SAN FRANCISCO — Kubernetes just recently celebrated the 4-year anniversary of its first commit, but the open source container orchestration platform is acting like anything but a toddler. In fact, those guiding the project are looking at a future where Kubernetes could replace OpenStack and VMware as the basis for cloud-native infrastructure.
Speaking at the DockerCon 2018 event in San Francisco, Dan Kohn, executive director of the Cloud Native Computing Foundation (CNCF), said the group is focused during the second half of 2018 on seeing if Kubernetes can take on a greater role in shaping the future of cloud architecture.
“It’s sort of doing it on its own without our help,” Kohn said of the Kubernetes Project, which recently hit graduation status within CNCF.
Kohn admitted that this focus was still in its early stages, but that CNCF could make some of those plans more public at the upcoming Open Source Summit North America event. That event is scheduled for late August in Vancouver, British Columbia.
OpenStack is still seen as foundational for telecom operators in migrating their network infrastructure to a virtualized environment. But there has also been ongoing concern about the bloated nature of the platform.
The same can be said for VMware, which remains the basis for virtualized server platforms that dominate the private cloud and enterprise space. However, truly unleashing the potential of cloud platforms will require a loosening of that grip on physical servers.
Kohn did note that a challenge for Kubernetes would be in making sure that compatibility remained across the platform. “But that’s where the conformance program comes in,” he said.
The CNCF launched that program last November as a way to stabilize deployments across vendors and use cases.
Such a push by the Kubernetes community would seem to be a natural progression for the project. While the platform did just celebrate that commit milestone, it’s growth trajectory has gone nearly vertical over the past year. Today, all the major public cloud providers have integrated the container orchestrator as native to their operations. And surveys have shown that Kubernetes is driving new container adoption.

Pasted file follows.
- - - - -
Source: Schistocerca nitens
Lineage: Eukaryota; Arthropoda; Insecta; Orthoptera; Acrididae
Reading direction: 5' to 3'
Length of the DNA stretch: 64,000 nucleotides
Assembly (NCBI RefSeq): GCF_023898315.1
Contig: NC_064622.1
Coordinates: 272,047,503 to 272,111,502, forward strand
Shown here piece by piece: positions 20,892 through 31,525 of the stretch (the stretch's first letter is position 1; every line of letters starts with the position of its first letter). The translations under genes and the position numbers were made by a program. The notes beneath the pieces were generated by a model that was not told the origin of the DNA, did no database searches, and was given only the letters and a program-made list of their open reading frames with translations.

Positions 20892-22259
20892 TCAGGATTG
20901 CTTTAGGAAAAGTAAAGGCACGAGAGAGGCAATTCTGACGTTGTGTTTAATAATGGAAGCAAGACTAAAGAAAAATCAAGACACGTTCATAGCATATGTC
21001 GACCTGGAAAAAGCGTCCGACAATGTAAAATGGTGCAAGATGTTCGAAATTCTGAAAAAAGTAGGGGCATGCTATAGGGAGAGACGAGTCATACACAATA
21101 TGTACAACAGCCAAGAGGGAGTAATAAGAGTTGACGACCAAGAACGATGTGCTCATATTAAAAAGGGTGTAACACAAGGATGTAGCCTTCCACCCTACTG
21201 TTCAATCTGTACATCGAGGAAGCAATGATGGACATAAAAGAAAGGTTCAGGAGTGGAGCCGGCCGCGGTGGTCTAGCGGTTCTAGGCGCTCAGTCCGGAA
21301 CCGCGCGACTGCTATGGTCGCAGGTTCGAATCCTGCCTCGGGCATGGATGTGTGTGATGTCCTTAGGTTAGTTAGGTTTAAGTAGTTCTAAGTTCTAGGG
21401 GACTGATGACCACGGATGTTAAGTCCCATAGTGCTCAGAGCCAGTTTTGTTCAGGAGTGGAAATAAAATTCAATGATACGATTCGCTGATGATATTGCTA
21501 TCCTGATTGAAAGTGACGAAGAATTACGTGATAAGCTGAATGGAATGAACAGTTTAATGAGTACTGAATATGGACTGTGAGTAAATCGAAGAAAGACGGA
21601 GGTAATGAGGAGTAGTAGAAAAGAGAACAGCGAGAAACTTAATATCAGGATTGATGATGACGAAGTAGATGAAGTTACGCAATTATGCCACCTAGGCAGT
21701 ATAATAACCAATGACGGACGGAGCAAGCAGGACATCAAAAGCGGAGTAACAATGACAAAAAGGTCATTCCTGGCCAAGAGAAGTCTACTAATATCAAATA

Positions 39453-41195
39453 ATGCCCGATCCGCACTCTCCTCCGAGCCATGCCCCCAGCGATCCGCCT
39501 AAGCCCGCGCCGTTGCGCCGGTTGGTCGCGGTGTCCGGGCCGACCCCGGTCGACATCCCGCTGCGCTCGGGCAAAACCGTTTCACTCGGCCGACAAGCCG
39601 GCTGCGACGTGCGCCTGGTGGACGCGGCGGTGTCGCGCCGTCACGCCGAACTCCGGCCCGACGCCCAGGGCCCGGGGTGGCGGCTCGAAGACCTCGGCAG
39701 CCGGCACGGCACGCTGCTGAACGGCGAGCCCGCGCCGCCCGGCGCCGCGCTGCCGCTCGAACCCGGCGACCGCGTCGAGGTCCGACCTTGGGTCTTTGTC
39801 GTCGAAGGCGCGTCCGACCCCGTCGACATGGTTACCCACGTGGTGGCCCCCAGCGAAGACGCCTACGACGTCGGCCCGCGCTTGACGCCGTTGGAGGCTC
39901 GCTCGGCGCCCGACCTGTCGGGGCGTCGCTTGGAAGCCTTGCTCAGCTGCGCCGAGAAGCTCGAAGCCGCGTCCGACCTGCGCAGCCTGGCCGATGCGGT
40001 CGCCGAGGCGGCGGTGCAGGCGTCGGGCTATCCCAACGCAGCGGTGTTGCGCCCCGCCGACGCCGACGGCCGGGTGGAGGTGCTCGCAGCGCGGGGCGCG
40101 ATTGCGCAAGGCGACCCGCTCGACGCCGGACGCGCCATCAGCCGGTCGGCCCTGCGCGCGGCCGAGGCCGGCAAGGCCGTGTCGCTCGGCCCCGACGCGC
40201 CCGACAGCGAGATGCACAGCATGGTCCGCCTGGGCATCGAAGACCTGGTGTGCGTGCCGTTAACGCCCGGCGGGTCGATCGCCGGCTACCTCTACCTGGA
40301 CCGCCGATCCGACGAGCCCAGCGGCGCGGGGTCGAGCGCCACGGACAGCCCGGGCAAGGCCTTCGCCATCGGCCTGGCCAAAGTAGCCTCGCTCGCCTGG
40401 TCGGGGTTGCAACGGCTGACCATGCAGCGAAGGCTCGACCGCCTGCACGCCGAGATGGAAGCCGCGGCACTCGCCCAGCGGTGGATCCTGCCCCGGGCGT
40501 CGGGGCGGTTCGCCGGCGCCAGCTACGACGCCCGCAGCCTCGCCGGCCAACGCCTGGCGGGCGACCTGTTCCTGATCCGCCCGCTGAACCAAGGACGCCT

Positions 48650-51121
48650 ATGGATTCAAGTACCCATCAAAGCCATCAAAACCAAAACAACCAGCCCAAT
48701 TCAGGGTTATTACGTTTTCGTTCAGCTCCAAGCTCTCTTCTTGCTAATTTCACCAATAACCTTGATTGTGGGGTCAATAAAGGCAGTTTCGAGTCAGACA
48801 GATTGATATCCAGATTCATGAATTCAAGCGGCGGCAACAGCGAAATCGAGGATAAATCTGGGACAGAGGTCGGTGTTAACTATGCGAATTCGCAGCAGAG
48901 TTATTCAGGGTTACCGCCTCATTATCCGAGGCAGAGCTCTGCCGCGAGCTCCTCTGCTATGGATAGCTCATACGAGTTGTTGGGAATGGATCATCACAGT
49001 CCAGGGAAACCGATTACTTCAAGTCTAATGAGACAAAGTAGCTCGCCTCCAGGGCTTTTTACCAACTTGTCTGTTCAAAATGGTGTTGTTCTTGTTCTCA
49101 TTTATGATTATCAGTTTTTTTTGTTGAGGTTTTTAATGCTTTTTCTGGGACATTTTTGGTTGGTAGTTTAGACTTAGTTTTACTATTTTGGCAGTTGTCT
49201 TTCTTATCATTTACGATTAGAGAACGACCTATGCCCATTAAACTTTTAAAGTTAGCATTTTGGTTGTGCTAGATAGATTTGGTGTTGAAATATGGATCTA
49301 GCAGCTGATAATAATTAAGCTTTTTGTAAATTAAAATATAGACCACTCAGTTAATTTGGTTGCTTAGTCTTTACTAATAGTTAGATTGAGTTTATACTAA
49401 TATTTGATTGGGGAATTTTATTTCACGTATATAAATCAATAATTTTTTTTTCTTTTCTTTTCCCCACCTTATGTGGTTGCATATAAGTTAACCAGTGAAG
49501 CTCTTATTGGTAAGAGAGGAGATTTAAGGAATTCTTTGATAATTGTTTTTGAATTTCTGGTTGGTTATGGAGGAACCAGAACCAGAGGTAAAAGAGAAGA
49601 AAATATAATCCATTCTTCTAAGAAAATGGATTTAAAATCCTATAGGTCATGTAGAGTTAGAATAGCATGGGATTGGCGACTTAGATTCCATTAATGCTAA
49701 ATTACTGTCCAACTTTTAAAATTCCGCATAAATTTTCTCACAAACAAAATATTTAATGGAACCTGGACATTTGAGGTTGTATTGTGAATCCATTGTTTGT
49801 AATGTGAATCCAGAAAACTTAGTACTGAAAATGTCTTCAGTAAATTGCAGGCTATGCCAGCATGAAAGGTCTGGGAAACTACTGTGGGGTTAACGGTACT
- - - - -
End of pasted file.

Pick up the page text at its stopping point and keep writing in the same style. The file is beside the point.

One example of Kubernetes’ potential power was the recently released Airship Project launched by AT&T, SK Telecom, Intel, and the OpenStack Foundation. The initial focus of that project is the implementation of a declarative platform to introduce OpenStack on Kubernetes (OOK) and the lifecycle management of the resulting cloud.
AT&T said last November that it was planning to put more reliance on Kubernetes in its AT&T Integrated Cloud (AIC) platform, which is based on OpenStack. Ryan van Wyk, assistant vice president of Cloud Platform Development at AT&T Labs, said at the time that the use of the Kubernetes would add more agility and remove costs from running the AIC platform.
Van Wyk said in blog post tied to the Airship announcement that, “Airship is going to allow AT&T and other operators to deliver cloud infrastructure predictably that is 100 percent declarative, where day zero is managed the same as future updates via a single unified workflow, and where absolutely everything is a container from the bare metal up.”
Kohn also said CNCF was looking at ways to shrink Kubernetes, which has grown significantly in size and scope. He explained that this would involve having projects evolve outside of Kubernetes that could then use well-defined APIs to hook into the platform to fill out functionality.
One example of this was the recently established Helm Project within CNCF. Helm began inside of the Kubernetes Project as a package manager that was developed to support software built on Kubernetes. It’s now an incubation-level hosted project at CNCF.
“We think that’s a great sign from the community that they wanted greater independence, a governance structure, and process,” Kohn said of the Helm Project. “They are a great consumer of the Kubernetes API, but they don’t need to be hooked into it.”
But, before we get too far down this path, Kohn did admit that at this point it was unlikely those efforts to shrink Kubernetes would gain any traction in the near term.
“It’s an aspiration at this point, and I don’t think it’s actually going to happen because there is so much interest in Kubernetes and so much work going into it,” Kohn said.
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